Carbon-based quantum dots for fluorescence imaging of cells and tissues
Carbon dots (or carbon quantum dots in some literature reports), generally small carbon nanoparticles with various surface passivation effects, have attracted widespread attention in recent years, with a rapidly increasing number of research publications. The reported studies covered many aspects of carbon dots, from the development of many new synthetic methodologies to an improved mechanistic elucidation and to the exploration of application opportunities, especially for those in the fluorescence imaging of cells and tissues. There have also been significant advances in the establishment of a shared mechanistic framework for carbon dots and other carbon-based quantum dots, graphene quantum dots in particular. In this article, representative recent studies for more efficient syntheses of better-performing carbon dots are highlighted along with results from explorations of their various bioimaging applications in vitro and in vivo. Similar fluorescence properties and potential imaging uses of some graphene quantum dots are also discussed, toward a more consistent and uniform understanding of phenomenologically different carbon-based quantum dots.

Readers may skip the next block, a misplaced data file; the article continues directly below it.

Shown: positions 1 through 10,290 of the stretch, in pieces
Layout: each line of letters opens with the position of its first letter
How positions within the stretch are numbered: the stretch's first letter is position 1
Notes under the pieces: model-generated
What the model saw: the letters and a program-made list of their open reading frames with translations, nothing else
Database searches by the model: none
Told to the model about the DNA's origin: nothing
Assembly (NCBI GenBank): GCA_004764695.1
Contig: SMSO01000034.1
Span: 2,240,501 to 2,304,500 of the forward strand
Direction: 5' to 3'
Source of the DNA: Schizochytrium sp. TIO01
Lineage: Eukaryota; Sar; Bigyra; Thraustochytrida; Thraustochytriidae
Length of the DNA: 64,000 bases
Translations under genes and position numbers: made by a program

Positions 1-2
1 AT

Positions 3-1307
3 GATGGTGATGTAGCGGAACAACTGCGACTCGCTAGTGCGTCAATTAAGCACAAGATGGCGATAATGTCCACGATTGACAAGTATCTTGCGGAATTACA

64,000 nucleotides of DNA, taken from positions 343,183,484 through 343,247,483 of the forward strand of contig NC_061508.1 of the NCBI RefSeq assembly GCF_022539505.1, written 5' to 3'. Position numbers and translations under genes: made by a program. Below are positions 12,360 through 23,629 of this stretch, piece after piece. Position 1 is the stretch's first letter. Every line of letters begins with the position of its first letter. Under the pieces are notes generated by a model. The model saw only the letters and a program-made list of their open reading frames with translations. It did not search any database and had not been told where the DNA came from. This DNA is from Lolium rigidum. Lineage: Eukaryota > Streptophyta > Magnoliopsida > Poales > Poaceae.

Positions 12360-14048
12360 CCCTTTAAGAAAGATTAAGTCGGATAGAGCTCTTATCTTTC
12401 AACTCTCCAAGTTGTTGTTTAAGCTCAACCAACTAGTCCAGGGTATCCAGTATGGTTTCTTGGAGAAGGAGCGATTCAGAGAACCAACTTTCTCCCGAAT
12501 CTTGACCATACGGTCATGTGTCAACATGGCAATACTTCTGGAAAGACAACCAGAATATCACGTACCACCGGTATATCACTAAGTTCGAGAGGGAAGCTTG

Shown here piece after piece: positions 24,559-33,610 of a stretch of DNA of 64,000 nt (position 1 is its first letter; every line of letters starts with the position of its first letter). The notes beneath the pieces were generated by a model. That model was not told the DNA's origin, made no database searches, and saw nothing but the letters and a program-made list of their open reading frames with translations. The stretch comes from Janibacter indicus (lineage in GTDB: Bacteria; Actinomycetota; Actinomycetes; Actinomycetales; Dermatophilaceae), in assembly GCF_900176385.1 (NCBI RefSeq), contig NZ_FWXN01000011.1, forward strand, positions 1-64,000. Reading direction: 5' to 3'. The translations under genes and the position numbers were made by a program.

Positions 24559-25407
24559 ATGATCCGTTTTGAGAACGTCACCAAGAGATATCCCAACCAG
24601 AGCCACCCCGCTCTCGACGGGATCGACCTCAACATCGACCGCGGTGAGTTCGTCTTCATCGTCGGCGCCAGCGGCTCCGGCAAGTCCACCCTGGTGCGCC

- This article is part of the themed collections: Chemistry for Medicine: Special Collection for RSC Advances and Cellular and Tissue Imaging – Luminescent Tags and Probes